Traveling with babies can bring on a lot of stress — not to mention unwanted judgmental stares and extra luggage. Add breastfeeding and pumping milk to the mix, and it’s no wonder many moms are left anxious and frazzled when rushing to catch a flight for a much-needed getaway.
“The rules and regulations for packing breast milk and all the equipment that comes along with it can be confusing to moms,” said Liz Maseth, a nurse and an Internationally Board certified lactation consultant at Akron Children’s Hospital. “Luckily, TSA has developed modified screening procedures for infants and children to help ease the process.”
With a little bit of upfront planning and knowledge of Transportation Security Administration (TSA) rules, moms can fly through airport security hassle-free. So before you book your next flight, here’s what you need to know, according to TSA guidelines.
Does breast milk follow TSA liquid restrictions?
TSA clearly states, “Formula, breast milk and juice in quantities greater than 3.4 ounces or 100 milliliters are allowed in carry-on baggage and do not need to fit within a quart-sized bag.”
Beware, however, because TSA goes on to state parents are only allowed to bring a “reasonable quantity” of formula, breast milk and juice through the security checkpoint, which leaves discretion to the individual officer.
For ease of screening, inform the TSA officer at the beginning of the screening process that you are carrying breast milk in excess of 3.4 ounces in your carry-on bag. Also, be sure to remove it from your bag to be screened separately from the rest of your belongings. Typically, these liquids are screened by X-ray.
To test liquids for explosives or concealed prohibited items, TSA officers may ask you to open the container and have you transfer a small quantity of the liquid to a separate empty container or dispose of a small quantity, if feasible. You can ask a TSA officer to put on a fresh pair of gloves when handling your breast milk.
Does breast milk have to be X-rayed? Can I request other options for screening?
The Food and Drug Administration states that there are no known adverse effects from eating food, drinking beverages and using medicine screened by X-ray.
However, if you’re still uncomfortable with it, you can inform the TSA officer you do not want the breast milk to be X-rayed or opened. In this case, you may be subject to additional screening procedures, such as a pat-down and inspection of your other carry-ons, to clear the liquid.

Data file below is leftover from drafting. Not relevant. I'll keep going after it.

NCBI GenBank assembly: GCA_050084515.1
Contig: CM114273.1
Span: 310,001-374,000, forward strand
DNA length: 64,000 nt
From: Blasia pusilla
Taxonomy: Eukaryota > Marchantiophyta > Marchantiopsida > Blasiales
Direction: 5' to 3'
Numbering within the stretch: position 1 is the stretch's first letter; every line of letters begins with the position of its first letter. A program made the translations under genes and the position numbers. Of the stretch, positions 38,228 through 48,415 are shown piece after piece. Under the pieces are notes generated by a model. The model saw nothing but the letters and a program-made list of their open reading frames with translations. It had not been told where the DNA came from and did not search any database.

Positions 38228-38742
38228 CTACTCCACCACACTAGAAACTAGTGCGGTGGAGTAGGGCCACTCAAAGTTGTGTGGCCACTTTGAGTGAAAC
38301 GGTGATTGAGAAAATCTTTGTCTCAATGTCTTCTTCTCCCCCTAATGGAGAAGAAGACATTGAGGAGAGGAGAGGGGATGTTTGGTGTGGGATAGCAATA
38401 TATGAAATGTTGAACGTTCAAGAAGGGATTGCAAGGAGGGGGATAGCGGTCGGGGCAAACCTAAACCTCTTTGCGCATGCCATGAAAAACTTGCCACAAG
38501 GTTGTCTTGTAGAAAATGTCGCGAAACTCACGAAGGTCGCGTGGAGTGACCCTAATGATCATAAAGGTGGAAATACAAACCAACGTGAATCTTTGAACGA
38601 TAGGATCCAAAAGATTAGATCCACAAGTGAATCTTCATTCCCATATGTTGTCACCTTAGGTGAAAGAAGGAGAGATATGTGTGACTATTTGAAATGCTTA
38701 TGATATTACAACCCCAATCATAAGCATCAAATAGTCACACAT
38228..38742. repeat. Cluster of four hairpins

Are freezer packs allowed?
Ice packs, freezer packs, frozen gel packs and other accessories required to cool breast milk are allowed in carry-ons. Beware though, if these accessories are partially frozen or slushy, they are subject to additional screening, so it’s best to make sure ice packs are frozen solid.
You may also bring gel or liquid-filled teethers, canned, jarred and processed baby food in carry-on baggage. Again, these items may be subject to additional screening, though.
Are breast pumps considered a medical device?
The Federal Drug Administration does consider breast pumps as medical devices and allows travelers to bring them in their carry-ons. However, the FDA leaves it up to individual airlines to interpret the rule as they wish.
For example, some airlines count a breast pump toward your allotted number of carry-ons, while others do not. Other airlines require passengers to flag breast pumps as a medical device 48 hours before departure.
Be sure to contact the airline prior to departure to find out its specific policies regarding breast pumps and medical devices.
Do I have to be traveling with my baby to bring breast milk?
The TSA states that you do not need to travel with your baby to bring breast milk. A welcomed relief and convenience for on-the-go moms who want to pump while traveling and away from baby. However, this rule only applies to travel within the United States. International policies vary.
To be on the safe side, be sure to allow extra time for travel and getting through the security checkpoint. You also can check ahead of time if the airport has lactation rooms.
It’s also a good idea to print the TSA guidelines, just in case you run into an officer who isn’t as familiar around the rules of traveling with breast milk. Should you encounter any issues, you can contact TSA directly at 866-289-9673.
For more information about breastfeeding and traveling, contact Liz Maseth at 330-543-4531. Telehealth appointments are now available.